What is CompuServe?
CompuServe is a private corporation located in Columbus, Ohio. Begun
some twenty years ago, it now provides an international computer linkage and
reference library service for businesses and the general public. Through it one
can gain access to, for example, the Official Airline Guide, up-to-the-minute stock
market quotes, or wire service reports (to name only a few), Such access used to
be the province of a few specialized offices (your travel agent, your broker, or the
newsroom of your television or radio station), but now it is available to all of us.
There are presently some 420,000 private CompuServe subscribers in over 95
countries, and the number of customers increases by about 12,000 each month.
Many of them regularly use specialinterest
forums, like the FLEFO.
How Does it Work?
Virtually any computer, old or new, can be connected to a telephone via a
"modem" (for "MOdulator/DEModulator"). A modem is an inexpensive (under
$100 for a good, basic model) device that, like the pushbuttons on touch-tone
phones, turns electronic blips from the computer keyboard into signals that are
sent over normal phone lines from one's home or office computer to the modem
of a receiving computer. The receiving computer responds with blips of its own,
and your modem turns the answering blips into letters you read on your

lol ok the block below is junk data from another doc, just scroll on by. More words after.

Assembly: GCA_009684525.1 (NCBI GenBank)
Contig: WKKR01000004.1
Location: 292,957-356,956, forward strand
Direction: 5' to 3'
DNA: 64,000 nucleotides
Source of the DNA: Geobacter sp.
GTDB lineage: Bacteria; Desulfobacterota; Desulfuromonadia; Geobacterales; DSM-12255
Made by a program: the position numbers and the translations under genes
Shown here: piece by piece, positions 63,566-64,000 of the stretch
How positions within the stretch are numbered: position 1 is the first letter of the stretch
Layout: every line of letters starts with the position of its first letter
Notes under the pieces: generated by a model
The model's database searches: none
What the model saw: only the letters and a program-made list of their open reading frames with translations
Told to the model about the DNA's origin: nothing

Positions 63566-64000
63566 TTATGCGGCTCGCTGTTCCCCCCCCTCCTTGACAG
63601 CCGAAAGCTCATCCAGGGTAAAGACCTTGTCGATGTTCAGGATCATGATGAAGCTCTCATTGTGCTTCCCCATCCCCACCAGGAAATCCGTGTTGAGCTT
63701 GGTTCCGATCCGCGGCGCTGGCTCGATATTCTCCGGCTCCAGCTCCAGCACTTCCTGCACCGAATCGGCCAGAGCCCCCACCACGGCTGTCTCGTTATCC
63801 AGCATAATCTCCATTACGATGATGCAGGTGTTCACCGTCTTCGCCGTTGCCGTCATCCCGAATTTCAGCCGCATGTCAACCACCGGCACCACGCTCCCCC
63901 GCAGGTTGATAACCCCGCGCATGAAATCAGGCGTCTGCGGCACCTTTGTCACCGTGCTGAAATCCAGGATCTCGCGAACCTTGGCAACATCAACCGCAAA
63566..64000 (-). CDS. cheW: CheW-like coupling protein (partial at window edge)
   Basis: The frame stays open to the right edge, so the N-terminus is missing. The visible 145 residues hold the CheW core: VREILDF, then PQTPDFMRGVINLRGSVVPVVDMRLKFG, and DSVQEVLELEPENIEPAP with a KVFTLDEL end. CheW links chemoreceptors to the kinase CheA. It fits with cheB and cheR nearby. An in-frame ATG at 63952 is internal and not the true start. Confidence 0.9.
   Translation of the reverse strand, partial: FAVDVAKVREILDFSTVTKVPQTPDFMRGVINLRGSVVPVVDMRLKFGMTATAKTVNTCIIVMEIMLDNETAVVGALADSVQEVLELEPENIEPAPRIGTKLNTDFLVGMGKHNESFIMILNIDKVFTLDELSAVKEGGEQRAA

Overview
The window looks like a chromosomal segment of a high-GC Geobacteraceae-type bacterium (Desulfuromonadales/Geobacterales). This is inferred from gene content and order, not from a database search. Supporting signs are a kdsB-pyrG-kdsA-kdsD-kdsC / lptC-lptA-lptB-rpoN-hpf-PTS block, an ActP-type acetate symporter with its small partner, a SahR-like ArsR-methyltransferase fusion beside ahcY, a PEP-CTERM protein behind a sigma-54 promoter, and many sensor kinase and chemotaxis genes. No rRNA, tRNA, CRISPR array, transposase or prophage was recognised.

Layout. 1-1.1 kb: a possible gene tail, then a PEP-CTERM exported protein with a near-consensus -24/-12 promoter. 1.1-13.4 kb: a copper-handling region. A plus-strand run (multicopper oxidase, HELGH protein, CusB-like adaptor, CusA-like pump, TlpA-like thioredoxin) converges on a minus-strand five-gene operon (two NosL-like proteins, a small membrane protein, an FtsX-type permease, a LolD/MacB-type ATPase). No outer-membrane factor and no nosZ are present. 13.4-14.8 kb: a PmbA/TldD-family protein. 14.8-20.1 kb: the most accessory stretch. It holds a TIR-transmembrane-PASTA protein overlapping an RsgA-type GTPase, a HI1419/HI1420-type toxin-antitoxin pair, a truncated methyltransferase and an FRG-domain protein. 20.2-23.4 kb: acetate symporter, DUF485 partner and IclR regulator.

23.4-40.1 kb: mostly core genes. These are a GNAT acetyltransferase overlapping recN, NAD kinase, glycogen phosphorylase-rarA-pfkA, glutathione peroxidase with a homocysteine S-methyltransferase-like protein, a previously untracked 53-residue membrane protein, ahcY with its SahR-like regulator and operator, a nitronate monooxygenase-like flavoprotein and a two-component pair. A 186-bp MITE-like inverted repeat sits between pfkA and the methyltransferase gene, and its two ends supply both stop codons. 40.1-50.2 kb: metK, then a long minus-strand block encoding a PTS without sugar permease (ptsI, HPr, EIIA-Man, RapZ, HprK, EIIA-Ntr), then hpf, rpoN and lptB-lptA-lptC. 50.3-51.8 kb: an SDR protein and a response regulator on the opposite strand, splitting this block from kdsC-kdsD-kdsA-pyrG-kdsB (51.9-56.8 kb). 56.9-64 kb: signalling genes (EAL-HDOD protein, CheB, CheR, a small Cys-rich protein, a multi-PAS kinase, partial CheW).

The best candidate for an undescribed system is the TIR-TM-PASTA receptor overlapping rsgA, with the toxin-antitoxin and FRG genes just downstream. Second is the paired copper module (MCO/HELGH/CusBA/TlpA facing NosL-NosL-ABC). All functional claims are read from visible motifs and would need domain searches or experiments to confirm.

computer's screen. Some modems are small enough to fit inside your computer;
others--little bigger than a paperback book--are plugged into your phone line
between your computer and your phone. Once a modem is hooked up (no more
difficult than hooking up a stereo set in most cases) and matched with the right
software (another minor expense; $50 or less will usually do it), it will work
automatically when needed and one can largely forget it.
CALICO Journal, Volume 5 Number 4 42
OK, I'm Hooked Up. Now What Do I Do?
In some 600 cities across North America, you can dial a local phone
number on any phone line hooked up to your modem. (This can even be the
same phone line you normally talk on; but while your computer is using the line,
it's just as inaccessible for talking as if your teen-ager were using it.) The local
phone number ties you in to a large CompuServe "mainframe" computer
somewhere (you may never know which mainframe or "host" tied into, nor do
you need to know). When that mainframe receives your computer's signal, it
answers with a signal of its own that your computer will translate into a message
on your screen that says something like, "CONNECT." Then, when you type in